Sparks Give “All That and More” to Finish Their World Tour at The Hollywood Bowl

Photo by Bob Lee for the Los Angeles Beat.

In the fifty-odd years that they have been a band, Sparks have never been more widely loved by the public than they are at this moment. They haven’t even had a recent hit exactly, just a popular documentary, a well-received new album and a filmed musical. But there’s a cumulative base-building effect when you stick around that long, continuously producing inspired, worthwhile new material against all odds. You spend a lot of years out of step with the times, but if you’re still operating when the times finally catch up to you, perhaps you can do something with that. They kicked off this tour for the album A Steady Drip Drip Drip at the Disney Hall and finished it last weekend at the Hollywood Bowl, their largest headlining show ever, having hit many festival stages in between. The increased spotlight seems to have only done them favors, this was a show aimed at the big room, even as it ignored a lot of obvious crowd pleasers from their history.

While their early albums from the seventies got only three positions in the set list, this was the big, loud, guitar-driven version of Sparks recognizable as the band that made those albums. Sparks sets usually are heavy on the new material, and whatever oldies get selected tend to be the ones that fit well with the new ones. Ron Mael was recently quoted saying that, as long as they feel they can continue to evolve in some kind of way, they can justify being up there. This was not a Sparks show that could have taken place in any other era.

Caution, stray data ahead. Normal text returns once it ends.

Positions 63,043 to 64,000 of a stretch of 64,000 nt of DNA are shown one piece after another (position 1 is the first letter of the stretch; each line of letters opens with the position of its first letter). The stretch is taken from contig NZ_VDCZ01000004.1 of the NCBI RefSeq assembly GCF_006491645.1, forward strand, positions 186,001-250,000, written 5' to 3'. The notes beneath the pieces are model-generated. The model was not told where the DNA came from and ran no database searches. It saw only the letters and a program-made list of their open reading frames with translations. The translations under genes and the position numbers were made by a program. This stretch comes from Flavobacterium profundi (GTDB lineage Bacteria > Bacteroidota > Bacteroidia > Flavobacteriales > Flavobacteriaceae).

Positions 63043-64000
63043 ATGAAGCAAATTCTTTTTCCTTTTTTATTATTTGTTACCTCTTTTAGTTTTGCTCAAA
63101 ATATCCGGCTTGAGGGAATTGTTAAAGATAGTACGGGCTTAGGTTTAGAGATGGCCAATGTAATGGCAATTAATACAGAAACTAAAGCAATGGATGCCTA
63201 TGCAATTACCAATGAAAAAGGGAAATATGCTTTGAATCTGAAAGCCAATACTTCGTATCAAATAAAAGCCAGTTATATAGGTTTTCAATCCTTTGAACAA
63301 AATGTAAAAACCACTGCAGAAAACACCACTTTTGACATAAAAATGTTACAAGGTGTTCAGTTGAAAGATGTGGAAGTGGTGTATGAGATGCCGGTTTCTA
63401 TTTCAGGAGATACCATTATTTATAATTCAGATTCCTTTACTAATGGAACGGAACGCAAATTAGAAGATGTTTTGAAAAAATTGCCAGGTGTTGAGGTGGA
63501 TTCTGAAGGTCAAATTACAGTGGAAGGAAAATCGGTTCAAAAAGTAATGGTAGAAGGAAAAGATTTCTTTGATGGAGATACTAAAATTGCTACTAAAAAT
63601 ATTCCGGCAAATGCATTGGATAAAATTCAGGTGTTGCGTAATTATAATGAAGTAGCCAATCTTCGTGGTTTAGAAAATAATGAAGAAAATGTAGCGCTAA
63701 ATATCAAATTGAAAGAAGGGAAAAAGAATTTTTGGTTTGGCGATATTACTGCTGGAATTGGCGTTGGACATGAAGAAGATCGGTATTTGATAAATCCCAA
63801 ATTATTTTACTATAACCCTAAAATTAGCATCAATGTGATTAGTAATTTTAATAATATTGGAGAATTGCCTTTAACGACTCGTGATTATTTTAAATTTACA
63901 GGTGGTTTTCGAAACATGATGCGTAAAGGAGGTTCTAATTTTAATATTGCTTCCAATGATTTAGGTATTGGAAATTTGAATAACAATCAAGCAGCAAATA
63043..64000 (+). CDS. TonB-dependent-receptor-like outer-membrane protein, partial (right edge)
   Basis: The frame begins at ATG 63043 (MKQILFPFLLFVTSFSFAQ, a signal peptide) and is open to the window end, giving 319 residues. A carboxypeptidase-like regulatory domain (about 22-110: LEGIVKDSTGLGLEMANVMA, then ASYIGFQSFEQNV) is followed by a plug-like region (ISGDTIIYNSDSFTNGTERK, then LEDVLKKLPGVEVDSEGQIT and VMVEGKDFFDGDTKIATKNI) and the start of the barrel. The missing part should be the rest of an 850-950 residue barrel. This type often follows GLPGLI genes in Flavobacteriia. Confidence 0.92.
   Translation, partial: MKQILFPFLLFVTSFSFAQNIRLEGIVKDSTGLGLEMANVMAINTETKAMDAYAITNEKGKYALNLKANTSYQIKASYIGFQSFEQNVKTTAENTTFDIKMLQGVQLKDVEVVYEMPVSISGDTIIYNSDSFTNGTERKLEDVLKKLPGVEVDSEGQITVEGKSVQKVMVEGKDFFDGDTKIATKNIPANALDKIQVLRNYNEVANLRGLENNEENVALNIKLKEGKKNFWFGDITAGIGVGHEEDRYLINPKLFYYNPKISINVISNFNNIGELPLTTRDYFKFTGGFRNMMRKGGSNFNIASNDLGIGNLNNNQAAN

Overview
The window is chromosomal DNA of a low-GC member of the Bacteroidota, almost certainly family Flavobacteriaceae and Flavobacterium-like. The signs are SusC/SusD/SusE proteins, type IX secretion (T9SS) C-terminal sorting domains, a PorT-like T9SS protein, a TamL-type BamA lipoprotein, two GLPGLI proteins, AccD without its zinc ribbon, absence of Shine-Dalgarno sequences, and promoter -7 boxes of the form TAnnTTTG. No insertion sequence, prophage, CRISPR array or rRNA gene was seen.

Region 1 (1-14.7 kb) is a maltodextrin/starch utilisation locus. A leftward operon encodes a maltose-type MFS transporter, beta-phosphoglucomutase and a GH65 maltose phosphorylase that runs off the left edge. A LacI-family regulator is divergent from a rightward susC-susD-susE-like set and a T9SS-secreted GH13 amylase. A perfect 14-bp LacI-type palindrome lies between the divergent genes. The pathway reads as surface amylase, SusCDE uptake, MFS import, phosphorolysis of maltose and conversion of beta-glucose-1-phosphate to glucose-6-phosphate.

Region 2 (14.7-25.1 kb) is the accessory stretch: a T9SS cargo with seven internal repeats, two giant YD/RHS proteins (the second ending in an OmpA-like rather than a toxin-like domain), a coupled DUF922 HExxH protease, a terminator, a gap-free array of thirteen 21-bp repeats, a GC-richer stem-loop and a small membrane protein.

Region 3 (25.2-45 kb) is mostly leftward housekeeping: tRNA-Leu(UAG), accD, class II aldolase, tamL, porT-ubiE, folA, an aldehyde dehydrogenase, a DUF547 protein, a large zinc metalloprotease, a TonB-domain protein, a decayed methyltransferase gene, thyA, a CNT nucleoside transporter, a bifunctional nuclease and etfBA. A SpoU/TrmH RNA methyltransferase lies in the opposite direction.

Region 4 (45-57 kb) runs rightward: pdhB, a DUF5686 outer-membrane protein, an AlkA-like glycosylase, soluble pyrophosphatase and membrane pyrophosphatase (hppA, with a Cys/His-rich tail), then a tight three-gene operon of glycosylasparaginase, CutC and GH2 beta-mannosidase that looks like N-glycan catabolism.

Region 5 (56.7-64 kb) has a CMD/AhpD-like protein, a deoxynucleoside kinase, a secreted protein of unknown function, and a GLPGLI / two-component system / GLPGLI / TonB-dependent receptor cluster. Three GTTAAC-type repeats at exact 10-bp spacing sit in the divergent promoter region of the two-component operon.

Even if only a few of the tunes are familiar, the sensibility still is. There are lyrics describing odd people in very particular predicaments, delivered in a high voice with an athletic verbal flow that recalls Gilbert and Sullivan. And there is an aggressive piano player leading the charge. While Sparks music has been greatly varied in style and appearance, these elements remain visible across their twenty-six albums. And their capacity on stage seems undiminished after decades in business; Russell still sings high and prances energetically, Ron still plays impeccable piano and does that funny dance at the lip of the stage, the closest thing they have to a “smash your guitar!” bit of predictable showmanship. The Maels’ real showmanship is more old-fashioned – they manage to bring the show back to town every few years with some new tricks added. Not every audience would tolerate this, but this one does.

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